Ed Sheeran has recently emerged victorious in a recent copyright lawsuit brought by the estate of songwriter Ed Townsend, co-author of Marvin Gaye's hit song "Let's Get It On." The lawsuit alleged that Sheeran's hit song "Thinking Out Loud" copied key elements of the Gaye song, the harmonic progression and melodic and rhythmic elements that plaintiffs claimed constitute the "heart" of the song. The lawsuit resulted in a highly publicized trial in Manhattan federal court, which included testimony from Sheeran performing for the jury. On May 4, 2023, the court found in favor of Ed Sheeran, issuing a verdict that he did not commit copyright infringement. While the lay listener can clearly hear similarities between the two songs – and there's video online of Sheeran doing a medley of the two songs, which Gaye's attorney described as a "smoking gun" of copyright infringement – we'll briefly review why Ed Sheeran won the case and how the verdict affects musicians.
BUILDING BLOCKS OF MUSIC ARE NOT COPYRIGHTABLE
The main similarities between "Let's Get It On" and "Thinking Out Loud" are the chord progression and harmonic rhythm. However, chord progressions are not copyrightable. Many thousands of songs are built on the same sequence of harmonies, i.e., chord progressions such as a circle of fifths or falling thirds (think 1950s do-wop hits). Similarly, common song structures such as verse/chorus, AABA or a 12-bar blues, are also not copyrightable and are free to use by any songwriter. These are among the essential building blocks of music, and have been used in countless musical works from the 1700s through today, including familiar works across classical, jazz, blues, rock, country and every other genre.
The "building blocks" of music, which also include common cadences (i.e., typical endings of musical phrases which countless songs have in common) are considered to be ideas or scenes-a-faire, a fancy phrase for something that is endemic to a particular genre. For example, having the hero ride off into the sunset on his horse in a Western is not copyrightable. One can't copyright the idea or a concept of the hero riding off into the sunset, but one can get copyright protection for a particular version of that scene. Section 102(b) of the Copyright Act states that concepts and ideas are not protectible, only particular expression of those ideas. Going back to music, the "feel" or "groove" of a song is generally considered a non-protectable concept or idea. To allow the basic "ideas" of music to be granted copyright would stifle creativity and innovation in music, which goes against the purpose of copyright law as outlined in the Constitution.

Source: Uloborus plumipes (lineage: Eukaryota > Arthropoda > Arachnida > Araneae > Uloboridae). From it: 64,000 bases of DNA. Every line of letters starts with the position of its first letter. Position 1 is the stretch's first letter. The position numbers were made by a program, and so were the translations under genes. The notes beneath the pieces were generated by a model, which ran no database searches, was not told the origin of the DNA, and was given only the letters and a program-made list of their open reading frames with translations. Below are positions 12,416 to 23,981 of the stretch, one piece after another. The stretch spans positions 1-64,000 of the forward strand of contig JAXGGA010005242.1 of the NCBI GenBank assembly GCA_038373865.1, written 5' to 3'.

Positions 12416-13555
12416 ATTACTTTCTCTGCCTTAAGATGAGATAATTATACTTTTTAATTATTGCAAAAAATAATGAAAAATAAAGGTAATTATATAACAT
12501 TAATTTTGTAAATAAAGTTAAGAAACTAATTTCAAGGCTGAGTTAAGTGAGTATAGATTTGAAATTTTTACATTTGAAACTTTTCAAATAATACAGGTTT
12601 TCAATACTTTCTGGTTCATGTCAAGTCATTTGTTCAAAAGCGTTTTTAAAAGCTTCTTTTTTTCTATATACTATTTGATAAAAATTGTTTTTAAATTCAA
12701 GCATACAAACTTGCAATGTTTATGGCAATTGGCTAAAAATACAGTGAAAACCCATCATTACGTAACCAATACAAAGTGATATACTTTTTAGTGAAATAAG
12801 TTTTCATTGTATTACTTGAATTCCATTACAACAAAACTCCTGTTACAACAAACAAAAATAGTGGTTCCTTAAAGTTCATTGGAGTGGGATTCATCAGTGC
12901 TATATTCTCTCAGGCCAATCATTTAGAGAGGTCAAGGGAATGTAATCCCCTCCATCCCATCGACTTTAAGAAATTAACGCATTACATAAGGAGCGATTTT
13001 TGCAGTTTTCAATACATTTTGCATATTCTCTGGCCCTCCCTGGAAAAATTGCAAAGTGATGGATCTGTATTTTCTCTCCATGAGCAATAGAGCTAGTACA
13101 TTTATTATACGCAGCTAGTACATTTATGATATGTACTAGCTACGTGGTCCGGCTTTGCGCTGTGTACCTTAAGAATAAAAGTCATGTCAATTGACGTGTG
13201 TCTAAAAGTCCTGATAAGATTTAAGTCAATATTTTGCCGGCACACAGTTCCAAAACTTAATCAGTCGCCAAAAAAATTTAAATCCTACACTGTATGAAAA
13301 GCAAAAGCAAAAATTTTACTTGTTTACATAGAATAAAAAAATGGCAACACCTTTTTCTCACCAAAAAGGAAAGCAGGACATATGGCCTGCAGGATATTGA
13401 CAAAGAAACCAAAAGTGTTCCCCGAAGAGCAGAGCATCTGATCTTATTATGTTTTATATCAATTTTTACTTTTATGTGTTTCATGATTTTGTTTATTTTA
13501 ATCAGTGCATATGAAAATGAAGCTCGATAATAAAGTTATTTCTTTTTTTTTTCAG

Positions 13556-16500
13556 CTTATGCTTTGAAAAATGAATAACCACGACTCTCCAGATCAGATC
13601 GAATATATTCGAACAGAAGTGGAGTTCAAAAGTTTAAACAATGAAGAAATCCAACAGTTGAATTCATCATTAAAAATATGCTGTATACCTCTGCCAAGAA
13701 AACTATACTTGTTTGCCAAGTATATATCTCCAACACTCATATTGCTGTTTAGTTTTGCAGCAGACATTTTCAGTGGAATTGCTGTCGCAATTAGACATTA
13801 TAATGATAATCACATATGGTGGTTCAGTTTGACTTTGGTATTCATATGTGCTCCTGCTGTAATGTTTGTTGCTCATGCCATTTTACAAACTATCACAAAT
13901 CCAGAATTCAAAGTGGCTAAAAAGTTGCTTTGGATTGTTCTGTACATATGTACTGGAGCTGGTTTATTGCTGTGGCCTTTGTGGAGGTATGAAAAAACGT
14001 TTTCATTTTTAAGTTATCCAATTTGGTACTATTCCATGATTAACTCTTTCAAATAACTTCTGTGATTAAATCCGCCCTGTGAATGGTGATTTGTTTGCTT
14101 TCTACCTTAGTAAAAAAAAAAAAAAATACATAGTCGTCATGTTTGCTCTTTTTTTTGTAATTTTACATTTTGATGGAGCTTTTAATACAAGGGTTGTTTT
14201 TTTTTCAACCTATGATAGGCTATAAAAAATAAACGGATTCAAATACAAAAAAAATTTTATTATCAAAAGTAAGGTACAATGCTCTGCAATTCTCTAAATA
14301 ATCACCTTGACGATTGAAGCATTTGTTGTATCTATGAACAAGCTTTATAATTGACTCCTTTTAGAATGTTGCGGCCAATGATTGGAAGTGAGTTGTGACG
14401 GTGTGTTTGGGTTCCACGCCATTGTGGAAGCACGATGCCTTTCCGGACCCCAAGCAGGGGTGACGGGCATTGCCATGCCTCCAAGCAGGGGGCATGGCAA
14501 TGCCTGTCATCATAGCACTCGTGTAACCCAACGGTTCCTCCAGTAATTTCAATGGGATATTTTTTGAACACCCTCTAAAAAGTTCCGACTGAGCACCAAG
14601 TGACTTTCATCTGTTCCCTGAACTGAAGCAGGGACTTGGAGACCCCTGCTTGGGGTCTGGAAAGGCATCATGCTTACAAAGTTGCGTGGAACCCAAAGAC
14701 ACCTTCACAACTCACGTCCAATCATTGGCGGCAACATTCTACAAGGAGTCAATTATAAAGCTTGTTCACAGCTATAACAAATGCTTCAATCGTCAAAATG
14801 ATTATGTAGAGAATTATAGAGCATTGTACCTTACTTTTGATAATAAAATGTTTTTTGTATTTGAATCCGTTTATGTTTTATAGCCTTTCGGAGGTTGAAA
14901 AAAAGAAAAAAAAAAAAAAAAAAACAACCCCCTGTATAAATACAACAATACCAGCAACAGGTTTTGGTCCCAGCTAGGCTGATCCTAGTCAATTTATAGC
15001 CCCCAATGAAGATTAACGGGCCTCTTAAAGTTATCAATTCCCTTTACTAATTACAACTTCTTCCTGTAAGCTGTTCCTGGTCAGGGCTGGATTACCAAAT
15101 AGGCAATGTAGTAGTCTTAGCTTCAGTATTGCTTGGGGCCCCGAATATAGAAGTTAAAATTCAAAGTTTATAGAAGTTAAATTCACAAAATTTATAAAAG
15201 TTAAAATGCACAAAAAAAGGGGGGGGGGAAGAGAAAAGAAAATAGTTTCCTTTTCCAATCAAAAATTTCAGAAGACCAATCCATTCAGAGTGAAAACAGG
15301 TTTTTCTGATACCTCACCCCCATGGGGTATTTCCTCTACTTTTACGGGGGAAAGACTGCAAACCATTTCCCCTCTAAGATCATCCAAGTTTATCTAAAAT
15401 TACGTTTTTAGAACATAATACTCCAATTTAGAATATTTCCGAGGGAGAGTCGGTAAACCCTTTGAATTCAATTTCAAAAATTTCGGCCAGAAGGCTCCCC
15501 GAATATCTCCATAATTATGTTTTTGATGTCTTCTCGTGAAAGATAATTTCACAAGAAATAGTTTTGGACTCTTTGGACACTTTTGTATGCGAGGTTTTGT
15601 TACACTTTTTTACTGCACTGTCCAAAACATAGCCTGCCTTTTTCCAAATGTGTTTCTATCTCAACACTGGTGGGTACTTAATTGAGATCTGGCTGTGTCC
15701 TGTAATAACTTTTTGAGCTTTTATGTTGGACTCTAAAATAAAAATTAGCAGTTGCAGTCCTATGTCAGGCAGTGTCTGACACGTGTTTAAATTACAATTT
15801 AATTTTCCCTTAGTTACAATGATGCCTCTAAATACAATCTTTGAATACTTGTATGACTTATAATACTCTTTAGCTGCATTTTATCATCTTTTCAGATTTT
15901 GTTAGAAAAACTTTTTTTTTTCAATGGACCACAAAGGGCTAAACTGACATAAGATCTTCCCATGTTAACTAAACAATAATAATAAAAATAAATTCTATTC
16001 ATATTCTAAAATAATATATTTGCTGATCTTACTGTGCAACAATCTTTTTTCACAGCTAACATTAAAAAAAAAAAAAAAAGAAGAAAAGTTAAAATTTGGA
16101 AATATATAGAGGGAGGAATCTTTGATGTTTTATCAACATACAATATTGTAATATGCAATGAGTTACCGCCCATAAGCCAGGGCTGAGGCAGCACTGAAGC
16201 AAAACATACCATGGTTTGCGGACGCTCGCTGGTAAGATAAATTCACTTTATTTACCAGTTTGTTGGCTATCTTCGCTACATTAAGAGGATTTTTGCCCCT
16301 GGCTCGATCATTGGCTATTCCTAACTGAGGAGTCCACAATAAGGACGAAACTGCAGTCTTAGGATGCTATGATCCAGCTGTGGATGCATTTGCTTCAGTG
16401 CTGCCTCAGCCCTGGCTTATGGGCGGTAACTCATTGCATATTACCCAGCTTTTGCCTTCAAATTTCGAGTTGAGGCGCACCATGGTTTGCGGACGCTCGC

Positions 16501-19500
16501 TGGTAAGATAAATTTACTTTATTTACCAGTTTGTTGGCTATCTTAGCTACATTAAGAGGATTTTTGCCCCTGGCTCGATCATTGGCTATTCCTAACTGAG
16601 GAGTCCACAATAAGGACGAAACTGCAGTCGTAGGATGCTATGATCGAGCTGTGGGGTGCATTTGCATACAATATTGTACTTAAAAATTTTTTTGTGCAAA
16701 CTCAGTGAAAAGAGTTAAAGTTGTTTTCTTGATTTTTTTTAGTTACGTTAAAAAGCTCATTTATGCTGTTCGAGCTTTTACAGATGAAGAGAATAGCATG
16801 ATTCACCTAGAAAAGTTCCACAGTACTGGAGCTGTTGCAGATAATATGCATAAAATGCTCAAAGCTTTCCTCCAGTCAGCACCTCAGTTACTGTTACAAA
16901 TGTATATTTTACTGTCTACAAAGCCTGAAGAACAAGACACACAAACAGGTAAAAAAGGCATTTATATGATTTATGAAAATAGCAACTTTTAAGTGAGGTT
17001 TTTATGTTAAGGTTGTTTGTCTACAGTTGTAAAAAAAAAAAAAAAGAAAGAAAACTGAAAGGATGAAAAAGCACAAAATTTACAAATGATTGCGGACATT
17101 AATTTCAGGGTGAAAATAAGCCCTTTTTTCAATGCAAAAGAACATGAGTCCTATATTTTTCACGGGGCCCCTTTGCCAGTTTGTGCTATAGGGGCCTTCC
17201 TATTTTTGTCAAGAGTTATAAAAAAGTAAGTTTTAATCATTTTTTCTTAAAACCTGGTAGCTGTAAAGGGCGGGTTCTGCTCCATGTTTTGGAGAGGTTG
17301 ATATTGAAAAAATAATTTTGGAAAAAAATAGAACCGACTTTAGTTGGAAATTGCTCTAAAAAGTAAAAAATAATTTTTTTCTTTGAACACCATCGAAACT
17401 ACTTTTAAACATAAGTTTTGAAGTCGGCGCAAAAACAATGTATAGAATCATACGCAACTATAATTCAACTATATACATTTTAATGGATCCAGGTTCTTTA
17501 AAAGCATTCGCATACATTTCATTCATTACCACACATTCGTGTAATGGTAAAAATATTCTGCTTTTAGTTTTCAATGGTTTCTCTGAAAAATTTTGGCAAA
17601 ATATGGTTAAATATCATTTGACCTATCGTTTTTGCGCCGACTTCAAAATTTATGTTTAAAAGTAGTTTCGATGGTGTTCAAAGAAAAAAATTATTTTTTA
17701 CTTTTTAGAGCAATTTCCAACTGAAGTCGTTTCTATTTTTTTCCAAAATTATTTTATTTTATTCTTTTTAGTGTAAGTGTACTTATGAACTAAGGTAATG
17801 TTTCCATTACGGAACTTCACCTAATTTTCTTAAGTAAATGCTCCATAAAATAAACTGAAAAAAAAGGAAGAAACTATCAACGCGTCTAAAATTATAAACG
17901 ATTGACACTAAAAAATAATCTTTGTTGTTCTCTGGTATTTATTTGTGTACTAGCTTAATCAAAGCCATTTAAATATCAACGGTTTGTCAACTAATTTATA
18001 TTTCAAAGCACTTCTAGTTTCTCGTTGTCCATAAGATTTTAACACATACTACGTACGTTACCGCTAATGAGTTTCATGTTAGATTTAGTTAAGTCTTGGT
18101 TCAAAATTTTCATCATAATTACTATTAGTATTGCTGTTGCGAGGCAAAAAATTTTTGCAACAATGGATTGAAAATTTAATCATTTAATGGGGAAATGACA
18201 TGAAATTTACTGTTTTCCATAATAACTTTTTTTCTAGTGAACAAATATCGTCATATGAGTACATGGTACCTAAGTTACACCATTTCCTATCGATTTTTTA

THE SUBSTANTIAL SIMILARITY TEST
It is the general rule that to prove copyright infringement the plaintiff has to prove access to the work and substantial similarity between the plaintiff's and defendant's works. But what really has to be proven is substantial similarity of copyrightable elements – not unprotectible ideas. In this case, there was no denying that Ed Sheeran had access to, and knew about "Let's Get It On," but the only real similarities were the chord progressions and "groove," non-copyrightable elements. It would have been different if there were substantial similarities between the melody or lyrics of the two songs but that proved not to be the case. Moreover, Sheeran's team presented evidence of "prior art," meaning many of the similarities, such as the chord progressions appeared in songs that predate "Let's Get It On" and also occur in other non-infringing songs.
WHAT CAN WE LEARN FROM THIS CASE?
While there were some noticeable similarities between "Thinking Out Loud" and "Let's Get It On," they consisted of non-copyrightable elements and were insufficient to constitute copyright infringement. As the senior author discussed when interviewed about the verdict, this case highlights the importance of distinguishing between protectable and unprotectable elements in music and the need to promote creativity and innovation in the arts. Ultimately, this decision reinforces the principle that not all copying constitutes infringement and that basic building blocks of music, such as chord progressions, should remain available for all creators to use and build upon without fear of legal repercussions.
It is important for musicians to be aware of the complexities of copyright law and the nuances involved in determining infringement.
The content of this article is intended to provide a general guide to the subject matter. Specialist advice should be sought about your specific circumstances.